Goldman, Laurence Richard (1974) Dispute settlement in New Guinea: a comparative study. Masters thesis, Durham University.
This study is an attempt to describe, define, and interpret some of the dominant patterns of dispute settlement among a number of New Guinea societies. In the main, only those disputes which take place within the political and territorial unit, referred to herein as a 'parish', have been considered. Questions pertaining to the legal aspects of the settlement processes are discussed throughout the thesis, in order to gain a better understanding of the way power and authority, and self-help mechanisms, operate in the indigenous systems of these communities. To this end not only the writings and ideas of other anthropologists, but those from the sociology of law and social conflict studies have been freely drawn upon. There have as yet been no systematic comparative studies on dispute settlement in New Guinea and this thesis therefore endeavours to elicit the broad patterns of similarity, rather than enumerate the many differences, which characterize these diverse social systems so as to both provide a basis for, and suggest possible areas in which, future research might he undertaken.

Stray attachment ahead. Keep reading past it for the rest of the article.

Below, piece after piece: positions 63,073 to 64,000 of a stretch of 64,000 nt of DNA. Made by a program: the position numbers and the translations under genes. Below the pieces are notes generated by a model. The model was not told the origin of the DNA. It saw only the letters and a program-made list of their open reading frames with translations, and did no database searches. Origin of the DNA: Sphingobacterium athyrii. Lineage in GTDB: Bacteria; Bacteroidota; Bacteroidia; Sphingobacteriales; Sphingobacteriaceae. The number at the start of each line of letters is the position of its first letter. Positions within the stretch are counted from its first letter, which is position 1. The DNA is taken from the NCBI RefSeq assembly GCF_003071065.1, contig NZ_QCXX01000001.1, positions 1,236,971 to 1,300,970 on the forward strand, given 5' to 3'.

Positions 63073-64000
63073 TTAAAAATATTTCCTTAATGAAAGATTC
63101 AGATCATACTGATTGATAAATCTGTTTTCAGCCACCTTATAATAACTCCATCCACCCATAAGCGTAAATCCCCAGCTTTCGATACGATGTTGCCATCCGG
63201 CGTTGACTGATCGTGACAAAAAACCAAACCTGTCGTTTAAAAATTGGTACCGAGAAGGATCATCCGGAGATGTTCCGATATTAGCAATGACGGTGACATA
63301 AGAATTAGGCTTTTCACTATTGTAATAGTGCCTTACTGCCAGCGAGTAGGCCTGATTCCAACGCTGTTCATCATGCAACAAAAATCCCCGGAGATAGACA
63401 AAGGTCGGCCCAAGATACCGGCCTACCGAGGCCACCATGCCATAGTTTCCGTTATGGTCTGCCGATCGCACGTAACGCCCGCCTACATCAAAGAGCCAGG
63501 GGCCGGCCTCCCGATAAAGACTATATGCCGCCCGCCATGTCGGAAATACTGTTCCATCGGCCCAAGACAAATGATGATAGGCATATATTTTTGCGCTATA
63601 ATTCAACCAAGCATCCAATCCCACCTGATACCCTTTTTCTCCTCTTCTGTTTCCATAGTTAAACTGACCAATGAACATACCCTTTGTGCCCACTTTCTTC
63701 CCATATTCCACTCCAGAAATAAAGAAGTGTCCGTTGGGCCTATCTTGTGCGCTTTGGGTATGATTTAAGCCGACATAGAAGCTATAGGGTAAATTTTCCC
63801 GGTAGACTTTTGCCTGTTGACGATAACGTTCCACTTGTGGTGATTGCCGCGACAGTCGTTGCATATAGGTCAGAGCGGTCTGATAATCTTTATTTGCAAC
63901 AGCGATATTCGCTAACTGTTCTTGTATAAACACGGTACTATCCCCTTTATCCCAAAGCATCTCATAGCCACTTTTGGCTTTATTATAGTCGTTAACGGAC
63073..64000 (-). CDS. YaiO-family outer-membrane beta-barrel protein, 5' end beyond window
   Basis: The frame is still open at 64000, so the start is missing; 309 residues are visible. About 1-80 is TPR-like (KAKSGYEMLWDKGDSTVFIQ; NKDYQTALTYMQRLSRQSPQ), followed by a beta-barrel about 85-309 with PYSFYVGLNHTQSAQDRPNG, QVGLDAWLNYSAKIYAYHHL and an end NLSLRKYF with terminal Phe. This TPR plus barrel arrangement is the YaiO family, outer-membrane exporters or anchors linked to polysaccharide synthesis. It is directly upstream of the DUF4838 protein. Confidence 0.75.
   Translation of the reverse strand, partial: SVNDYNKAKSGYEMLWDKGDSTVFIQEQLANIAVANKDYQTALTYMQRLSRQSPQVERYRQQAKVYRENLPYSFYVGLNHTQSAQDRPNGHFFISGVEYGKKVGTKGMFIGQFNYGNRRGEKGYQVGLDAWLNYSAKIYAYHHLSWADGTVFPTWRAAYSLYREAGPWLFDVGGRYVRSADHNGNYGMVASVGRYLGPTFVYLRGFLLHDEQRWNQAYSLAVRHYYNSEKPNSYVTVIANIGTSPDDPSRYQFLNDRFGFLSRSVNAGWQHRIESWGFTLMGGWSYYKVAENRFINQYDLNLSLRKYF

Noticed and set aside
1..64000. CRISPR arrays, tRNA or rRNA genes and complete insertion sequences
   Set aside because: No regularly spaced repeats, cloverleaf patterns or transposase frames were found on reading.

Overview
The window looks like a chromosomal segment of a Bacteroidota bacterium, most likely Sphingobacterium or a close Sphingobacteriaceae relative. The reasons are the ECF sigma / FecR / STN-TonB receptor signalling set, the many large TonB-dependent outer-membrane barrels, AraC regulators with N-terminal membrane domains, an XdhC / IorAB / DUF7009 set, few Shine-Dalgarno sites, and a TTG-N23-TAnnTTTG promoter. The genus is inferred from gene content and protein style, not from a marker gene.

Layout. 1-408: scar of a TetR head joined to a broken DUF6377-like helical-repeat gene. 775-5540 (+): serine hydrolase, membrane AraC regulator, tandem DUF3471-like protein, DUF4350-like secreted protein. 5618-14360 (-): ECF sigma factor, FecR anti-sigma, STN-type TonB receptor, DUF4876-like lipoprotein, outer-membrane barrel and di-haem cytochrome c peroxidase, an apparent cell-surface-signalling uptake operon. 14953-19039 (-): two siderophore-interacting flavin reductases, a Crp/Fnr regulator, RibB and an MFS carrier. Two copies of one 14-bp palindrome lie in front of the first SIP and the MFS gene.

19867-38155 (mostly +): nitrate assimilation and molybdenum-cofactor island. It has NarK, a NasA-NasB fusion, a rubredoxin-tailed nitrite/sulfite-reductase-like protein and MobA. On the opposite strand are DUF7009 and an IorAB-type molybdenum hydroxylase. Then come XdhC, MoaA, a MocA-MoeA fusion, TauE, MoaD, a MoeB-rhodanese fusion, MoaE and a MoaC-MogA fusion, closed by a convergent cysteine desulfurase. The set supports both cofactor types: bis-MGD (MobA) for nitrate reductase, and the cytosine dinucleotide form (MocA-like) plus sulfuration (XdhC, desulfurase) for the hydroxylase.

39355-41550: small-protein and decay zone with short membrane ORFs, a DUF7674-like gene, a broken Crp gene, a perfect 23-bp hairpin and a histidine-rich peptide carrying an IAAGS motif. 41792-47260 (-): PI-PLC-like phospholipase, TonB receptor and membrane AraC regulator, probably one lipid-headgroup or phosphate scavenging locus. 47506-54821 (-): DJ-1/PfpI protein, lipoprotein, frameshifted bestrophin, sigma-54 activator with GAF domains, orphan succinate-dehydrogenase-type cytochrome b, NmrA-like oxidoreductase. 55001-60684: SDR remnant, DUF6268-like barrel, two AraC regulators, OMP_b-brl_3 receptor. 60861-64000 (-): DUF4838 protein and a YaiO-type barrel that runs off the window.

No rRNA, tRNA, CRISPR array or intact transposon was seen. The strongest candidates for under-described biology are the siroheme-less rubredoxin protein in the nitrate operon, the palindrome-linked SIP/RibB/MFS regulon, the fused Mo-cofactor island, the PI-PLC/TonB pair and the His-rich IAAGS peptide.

|Item Type:||Thesis (Masters)|
|Award:||Master of Arts|
|Copyright:||Copyright of this thesis is held by the author|
|Deposited On:||14 Mar 2014 16:47|